Front Tyre Treads Worn More On Outside Edge

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Just a quick one. I'm about to have the front tyres replaced on my Scudo van. I notice that the treads are worn more on the outsides of the tyres than they are on the insides. Is this a tracking problem - should I have the tracking checked when I get the tyres replaced?

Thanks for any advice.
 
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Yes tracking, toed out to much or you have a steering joint with excessive wear.
Tracking is not automatically done with tyre replacement.
 
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Yes. It sounds like a tracking problem. It’s set to toe-in too much. If not that, it’s what we call 'power steering wear’. You're turning it on full lock when pulling out of parking spaces, turning left or right from a stand still etc before moving forward and scrubbing the outer edges of the tyres - something we couldn’t do in the old days of non-power steering when we could onlt turn the wheel when moving! Asymmetric tyres may help as they have tougher rubber on the outer edges.
 
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Once again, I'm grateful for the advice given by the experts.

Will definitely get the tracking looked at when I go to have tyres replaced. False economy not to really, because being out of adjustment looks like it has prematurely made the tyres scrap. Also aware not to turn the steering unless vehicle is moving, but sometimes in tight spaces, it's unavoidable.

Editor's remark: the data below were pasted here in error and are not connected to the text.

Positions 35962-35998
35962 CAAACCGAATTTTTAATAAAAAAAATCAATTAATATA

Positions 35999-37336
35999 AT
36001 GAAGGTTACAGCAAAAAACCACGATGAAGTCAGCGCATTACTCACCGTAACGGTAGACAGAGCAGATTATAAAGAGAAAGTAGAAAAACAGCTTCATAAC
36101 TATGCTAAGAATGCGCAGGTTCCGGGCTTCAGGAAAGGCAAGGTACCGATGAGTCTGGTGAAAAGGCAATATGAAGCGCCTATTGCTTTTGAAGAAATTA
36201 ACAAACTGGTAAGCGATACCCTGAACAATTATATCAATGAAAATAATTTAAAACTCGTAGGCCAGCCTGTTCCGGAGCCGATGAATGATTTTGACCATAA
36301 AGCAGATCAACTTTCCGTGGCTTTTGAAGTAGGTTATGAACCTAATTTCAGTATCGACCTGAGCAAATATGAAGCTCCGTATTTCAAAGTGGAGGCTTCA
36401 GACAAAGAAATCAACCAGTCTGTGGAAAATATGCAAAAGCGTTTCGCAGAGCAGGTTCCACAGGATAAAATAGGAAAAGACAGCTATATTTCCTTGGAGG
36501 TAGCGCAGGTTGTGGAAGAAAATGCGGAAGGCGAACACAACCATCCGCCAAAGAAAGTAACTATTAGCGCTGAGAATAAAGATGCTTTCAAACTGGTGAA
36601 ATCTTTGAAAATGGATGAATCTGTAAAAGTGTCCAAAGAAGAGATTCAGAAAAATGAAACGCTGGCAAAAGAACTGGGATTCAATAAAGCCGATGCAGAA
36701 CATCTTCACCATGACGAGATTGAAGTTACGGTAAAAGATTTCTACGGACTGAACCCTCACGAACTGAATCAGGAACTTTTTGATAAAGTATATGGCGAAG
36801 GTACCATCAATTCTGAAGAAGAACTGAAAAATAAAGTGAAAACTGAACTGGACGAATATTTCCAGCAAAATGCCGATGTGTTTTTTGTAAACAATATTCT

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Check camber as well while you're at it. Positive camber can rub the outsides off.
 
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Don't forget that tracking is only as good as the operator and the equipment he has to work with. I remember letting a tyre place "track" my Astra. They only adjusted one trackrod, and the steering wheel was then "out" when driving straight! If you can find a specialist who has the equipment to do tracking, camber and castor, then that is the one to go for. It will be more expensive, but worth it.
 
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Also check for soggy track control arm bushes. Is the wear pretty much the same on each side? You can sometimes knock the outside shoulder off the left hand front wheel if you're fond of "horsing" it into roundabouts!
 
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Don't forget that tracking is only as good as the operator and the equipment he has to work with. I remember letting a tyre place "track" my Astra. They only adjusted one trackrod, and the steering wheel was then "out" when driving straight! If you can find a specialist who has the equipment to do tracking, camber and castor, then that is the one to go for. It will be more expensive, but worth it.